In 2005 we threw in the towel in London, sold up, and moved to a small farm on a hill in East Sussex. We had no illusions – the farm had been Christopher’s for 15 years already, and had been the test-bed for, and indeed well-spring of his interest in conservation and sustainability. In that sense we cheated. We were not skipping off to an imaginary idyll. We were simply turning an occasional home into a permanent one.
A lot was new though, not least animals. At times, dozens of them. And efforts to convert our lives to something greener than hitherto. And trying to find our place in a scattered and unfamiliar society where we knew a few people – mainly other occasionals – but were not embedded.
We also had to learn a lot more about farming, and, while it remains a matter of dispute, Christopher was certain he had to acquire a great deal of ironmongery in the form of ancient tractors, harvesting equipment and other mechanical objects as well as a barn-full of things with which to mend them all. Plus a couple of extra barns to store all the new-old stuff in.
Sarah had to learn a lot about animal husbandry. More logical, you might think, but driven by a hitherto undiagnosed obsession, this developed a life of its own, and on the basis that a vet is a far better option than a doctor in times of need, it won’t be long before we open a surgery!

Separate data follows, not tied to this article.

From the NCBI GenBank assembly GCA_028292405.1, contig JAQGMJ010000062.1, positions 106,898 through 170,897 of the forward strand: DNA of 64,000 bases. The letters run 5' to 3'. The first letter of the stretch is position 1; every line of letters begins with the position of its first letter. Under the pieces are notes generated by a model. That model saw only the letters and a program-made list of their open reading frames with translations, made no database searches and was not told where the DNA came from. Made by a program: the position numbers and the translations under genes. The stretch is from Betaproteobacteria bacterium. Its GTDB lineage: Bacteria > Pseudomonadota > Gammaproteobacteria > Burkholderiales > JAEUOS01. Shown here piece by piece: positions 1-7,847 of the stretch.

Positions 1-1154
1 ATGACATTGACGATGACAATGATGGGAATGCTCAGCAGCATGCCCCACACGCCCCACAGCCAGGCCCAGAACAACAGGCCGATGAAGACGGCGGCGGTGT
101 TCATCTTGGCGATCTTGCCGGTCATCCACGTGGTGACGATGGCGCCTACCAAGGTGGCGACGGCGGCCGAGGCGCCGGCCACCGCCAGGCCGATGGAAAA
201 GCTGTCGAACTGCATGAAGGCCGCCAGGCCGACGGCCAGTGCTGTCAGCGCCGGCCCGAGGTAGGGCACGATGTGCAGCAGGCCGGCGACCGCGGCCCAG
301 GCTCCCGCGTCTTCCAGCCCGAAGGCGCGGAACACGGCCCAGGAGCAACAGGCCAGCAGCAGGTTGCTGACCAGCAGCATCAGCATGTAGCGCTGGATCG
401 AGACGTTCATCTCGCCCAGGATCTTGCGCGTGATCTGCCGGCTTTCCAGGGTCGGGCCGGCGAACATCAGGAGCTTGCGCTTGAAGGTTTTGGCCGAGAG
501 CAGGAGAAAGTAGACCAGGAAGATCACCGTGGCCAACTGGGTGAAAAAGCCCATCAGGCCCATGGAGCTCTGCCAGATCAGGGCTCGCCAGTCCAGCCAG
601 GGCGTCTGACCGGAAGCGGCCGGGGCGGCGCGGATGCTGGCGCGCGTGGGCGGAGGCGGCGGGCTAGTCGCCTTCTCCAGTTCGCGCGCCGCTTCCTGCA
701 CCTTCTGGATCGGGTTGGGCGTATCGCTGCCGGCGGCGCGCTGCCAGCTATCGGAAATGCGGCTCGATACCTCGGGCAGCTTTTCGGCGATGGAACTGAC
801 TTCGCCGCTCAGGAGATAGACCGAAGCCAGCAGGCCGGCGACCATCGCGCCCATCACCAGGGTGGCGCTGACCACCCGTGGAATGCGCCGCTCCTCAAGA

Finally we had to earn a living, without the security of full-time jobs. While this presented its own challenges (mainly earning a lot less), it also lead to an utterly unexpected change in how we live. It takes a while to shed the yoke of duty and remember that, if you feel like it, you can go outside and play. Or that you can work on Tuesday and spend Wednesday driving a tractor. That shoving a tube of medicine down a sheep’s throat can sit side by side with doing your emails. Indeed it’s possible to do both at once. Conversations with those who pay us can sometimes be alarming: ‘Why can I hear a pig?’ ‘Because I’m talking to you from a pig-house.’
We didn’t start this blog until we’d had several years practise, but that was simply because it didn’t occur to us. The benefit of that is that we have developed a sort of rhythm, albeit a faltering one, dictated largely by the weather, animal crises, visitors and money. This is the story of that rhythm, drummed by the seasons’ quarternile regularity, but a life still strangely random.
It is also a love story. We are here because we love each other and we love where and how we live. And those we share it with.